Mayor Hill-Lewis reveals plans for City of Cape Town in final council speech of the year – News24

Sunday, 05 June
15 Dec 2021
The last council sitting of the City of Cape Town turned out to be rowdy affair, with councillors interjecting while newly elected Cape Town Mayor Geordin Hill-Lewis tried to explain the changes he wants for the City’s administration.

Despite the sitting being a virtually affair, opposition parties raised their concerns and highlighted their positions, while Hill-Lewis desperately tried to explain what he has in mind for the City’s new organisational structure.  
Hill-Lewis put forward a proposal to change the organisational structure of the City, saying the administrative structure must reflect the City’s care for better services and dignity, especially for the poorest residents.
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“It must reflect a commitment to innovative thinking. The core basic services, including the provision of energy, water and sanitation, and waste management, are at the heart of municipal governance,” he said. 
The mayor added that infrastructure investment and improved services were the means by which it would improve the dignity of all Capetonians. 
The mayor stressed that improved basic service delivery and infrastructure would be used to improve the dignity of all Capetonians. 
The ANC’s Xolani Sotashe led the charge against the structural changes, and requested clarity from Hill-Lewis on the financial implications of his planned changes.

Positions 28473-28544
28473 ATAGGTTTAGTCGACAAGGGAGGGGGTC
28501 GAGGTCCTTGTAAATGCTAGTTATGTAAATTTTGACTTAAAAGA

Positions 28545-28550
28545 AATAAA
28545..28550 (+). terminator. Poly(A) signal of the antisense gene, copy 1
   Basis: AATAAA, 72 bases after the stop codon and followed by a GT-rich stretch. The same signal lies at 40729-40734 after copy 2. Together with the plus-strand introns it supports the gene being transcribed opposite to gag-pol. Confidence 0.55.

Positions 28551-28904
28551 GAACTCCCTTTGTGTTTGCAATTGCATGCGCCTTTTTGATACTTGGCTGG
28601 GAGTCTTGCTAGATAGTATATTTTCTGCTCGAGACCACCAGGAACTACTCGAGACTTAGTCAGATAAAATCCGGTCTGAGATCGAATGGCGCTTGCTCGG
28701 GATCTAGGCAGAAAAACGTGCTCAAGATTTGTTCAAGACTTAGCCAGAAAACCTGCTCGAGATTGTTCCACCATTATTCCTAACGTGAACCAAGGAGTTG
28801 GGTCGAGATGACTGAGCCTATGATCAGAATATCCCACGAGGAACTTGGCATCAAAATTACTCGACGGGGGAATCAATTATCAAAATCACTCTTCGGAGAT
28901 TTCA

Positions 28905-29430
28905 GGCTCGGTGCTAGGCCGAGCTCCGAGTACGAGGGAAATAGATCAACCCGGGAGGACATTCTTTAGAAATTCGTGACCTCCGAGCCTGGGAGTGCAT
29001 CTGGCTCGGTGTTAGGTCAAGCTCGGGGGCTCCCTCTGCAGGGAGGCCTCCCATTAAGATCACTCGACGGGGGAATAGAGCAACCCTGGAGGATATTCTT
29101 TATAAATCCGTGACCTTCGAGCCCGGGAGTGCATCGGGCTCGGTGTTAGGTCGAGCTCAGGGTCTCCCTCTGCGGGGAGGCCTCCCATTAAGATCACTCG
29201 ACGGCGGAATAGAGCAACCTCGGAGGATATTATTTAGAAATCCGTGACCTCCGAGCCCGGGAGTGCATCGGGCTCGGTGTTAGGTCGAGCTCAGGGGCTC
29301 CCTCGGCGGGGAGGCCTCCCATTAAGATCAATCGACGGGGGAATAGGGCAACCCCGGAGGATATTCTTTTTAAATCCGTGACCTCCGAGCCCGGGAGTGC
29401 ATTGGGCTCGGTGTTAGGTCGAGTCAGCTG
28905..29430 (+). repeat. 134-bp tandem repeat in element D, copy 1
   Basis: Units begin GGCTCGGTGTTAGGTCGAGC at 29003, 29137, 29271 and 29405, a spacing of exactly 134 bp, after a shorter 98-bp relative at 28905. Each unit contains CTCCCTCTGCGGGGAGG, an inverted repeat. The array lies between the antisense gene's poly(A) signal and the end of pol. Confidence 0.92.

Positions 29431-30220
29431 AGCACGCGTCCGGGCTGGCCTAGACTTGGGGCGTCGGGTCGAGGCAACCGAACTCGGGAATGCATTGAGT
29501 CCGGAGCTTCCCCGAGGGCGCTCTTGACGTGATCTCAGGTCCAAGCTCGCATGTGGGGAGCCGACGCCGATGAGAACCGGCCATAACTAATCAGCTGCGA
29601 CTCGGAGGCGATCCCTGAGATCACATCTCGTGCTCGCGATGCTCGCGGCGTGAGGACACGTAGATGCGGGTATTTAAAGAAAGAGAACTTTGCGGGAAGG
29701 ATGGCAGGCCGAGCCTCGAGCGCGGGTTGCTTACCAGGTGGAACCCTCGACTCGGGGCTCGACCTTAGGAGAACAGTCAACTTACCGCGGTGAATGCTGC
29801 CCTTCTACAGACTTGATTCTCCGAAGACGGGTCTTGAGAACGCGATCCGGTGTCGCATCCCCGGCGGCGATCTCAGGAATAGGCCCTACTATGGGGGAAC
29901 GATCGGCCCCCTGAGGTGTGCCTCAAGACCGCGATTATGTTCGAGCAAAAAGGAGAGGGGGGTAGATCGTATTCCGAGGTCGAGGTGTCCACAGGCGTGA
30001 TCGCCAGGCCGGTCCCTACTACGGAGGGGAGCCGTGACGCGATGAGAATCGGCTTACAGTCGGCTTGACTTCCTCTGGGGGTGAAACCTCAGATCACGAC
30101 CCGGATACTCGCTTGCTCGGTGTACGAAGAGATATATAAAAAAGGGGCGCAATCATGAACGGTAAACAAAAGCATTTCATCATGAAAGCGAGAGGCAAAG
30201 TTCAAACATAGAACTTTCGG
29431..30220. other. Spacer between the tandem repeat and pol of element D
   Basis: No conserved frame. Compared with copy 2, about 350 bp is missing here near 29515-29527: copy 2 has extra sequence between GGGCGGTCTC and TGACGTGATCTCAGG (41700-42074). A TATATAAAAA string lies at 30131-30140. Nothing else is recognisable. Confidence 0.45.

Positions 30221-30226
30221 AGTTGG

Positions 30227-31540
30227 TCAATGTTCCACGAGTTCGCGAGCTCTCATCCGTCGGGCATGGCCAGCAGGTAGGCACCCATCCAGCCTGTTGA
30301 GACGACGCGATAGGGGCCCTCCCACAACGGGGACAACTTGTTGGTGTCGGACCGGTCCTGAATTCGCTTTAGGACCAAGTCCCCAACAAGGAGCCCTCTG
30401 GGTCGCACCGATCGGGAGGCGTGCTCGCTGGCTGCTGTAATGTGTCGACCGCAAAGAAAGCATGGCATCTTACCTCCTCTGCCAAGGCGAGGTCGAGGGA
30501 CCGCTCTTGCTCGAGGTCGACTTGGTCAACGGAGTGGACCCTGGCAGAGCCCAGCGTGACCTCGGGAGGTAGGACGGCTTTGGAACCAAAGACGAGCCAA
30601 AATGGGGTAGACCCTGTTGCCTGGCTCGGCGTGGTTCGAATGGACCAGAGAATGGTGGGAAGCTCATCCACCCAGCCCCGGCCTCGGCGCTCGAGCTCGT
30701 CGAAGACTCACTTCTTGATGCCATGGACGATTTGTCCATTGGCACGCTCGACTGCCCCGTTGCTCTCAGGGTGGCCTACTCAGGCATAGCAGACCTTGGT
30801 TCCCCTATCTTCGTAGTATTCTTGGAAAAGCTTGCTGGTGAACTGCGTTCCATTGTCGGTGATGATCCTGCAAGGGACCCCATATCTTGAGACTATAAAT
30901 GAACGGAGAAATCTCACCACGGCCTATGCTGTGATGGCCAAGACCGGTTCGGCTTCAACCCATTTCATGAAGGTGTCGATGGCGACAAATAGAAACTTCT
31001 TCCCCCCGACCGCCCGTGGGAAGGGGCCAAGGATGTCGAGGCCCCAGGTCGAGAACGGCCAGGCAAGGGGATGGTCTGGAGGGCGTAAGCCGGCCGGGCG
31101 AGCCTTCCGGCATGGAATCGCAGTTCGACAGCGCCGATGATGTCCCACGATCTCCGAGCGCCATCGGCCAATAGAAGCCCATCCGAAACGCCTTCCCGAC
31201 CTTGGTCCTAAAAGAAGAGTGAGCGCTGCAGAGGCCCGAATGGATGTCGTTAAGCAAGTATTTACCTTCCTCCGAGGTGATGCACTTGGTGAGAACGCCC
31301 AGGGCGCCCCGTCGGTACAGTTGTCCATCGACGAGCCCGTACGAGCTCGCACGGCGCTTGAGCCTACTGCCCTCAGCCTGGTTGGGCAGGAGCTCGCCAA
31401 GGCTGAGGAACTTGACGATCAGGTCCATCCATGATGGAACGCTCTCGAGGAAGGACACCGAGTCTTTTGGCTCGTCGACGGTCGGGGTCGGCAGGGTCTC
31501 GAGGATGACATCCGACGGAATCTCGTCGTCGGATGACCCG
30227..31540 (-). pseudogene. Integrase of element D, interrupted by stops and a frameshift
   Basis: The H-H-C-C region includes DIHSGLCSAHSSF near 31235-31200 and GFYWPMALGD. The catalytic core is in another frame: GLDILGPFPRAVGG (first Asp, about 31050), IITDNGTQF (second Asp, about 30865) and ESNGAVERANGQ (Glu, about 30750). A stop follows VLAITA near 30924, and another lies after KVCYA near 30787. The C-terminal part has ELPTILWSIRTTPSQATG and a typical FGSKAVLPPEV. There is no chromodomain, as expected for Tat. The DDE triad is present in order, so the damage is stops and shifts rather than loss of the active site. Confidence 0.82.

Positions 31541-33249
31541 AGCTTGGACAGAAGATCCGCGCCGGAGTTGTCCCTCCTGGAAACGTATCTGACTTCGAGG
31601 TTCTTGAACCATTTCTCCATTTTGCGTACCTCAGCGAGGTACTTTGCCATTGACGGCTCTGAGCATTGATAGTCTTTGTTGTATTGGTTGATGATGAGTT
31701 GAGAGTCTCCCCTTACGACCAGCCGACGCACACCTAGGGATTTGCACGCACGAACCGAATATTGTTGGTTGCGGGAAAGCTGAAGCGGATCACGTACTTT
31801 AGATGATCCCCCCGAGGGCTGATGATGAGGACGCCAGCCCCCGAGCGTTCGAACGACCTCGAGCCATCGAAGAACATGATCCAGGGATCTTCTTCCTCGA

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“We are requesting clarity on the macro-organisational design, and the financial implications are not in the report,” Sotashe snapped.

The GOOD party’s Gavin Joachims said: “GOOD does not support the creating of duplicate roles and additional directorates that create new multimillion-rand directorate posts and linked Mayco and portfolio committee chair positions.”
Marvin Christians, caucus leader for the ACDP, said they supported the organisational changes.
“We are happy with the changes because, if you remember correctly, Mayor Patricia de Lille’s Organisational Development and Transformation Plan was always unworkable, to the detriment of the City. We’ll monitor its rollout and comment as we see fit, and of course if needed,” he said. 
Responding to the issue of financial implications, Hill-Lewis said: “All of the details of the macrostructure will be available in the adjustment budget.”
He said the proposed macrostructure included the splitting of the water and sanitation and waste management directorate into individual directorates.
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“I expect that each of these directorates will deliver high-quality services, that they will be responsive to the public, that when there are problems, they will be open and work quickly to fix those problems with humility and dedication,” the mayor said. 
The proposal also included the creation of a Future Planning and Resilience Directorate to focus on the future planning of the city.
“For Cape Town to be a city of hope in South Africa, we need to devote time and resources to Future Planning. Most importantly, we need to ensure that we are constantly updating a portfolio of well-prepared capital projects for the short, medium and long-term that are ready for implementation,” he said.
Along with the structural changes council considered, they also approve the advertisement process for nine executive directors. 
The proposal included renaming the transport directorate to urban mobility and creating a standalone urban waste management directorate. 
The proposal was adopted by council.


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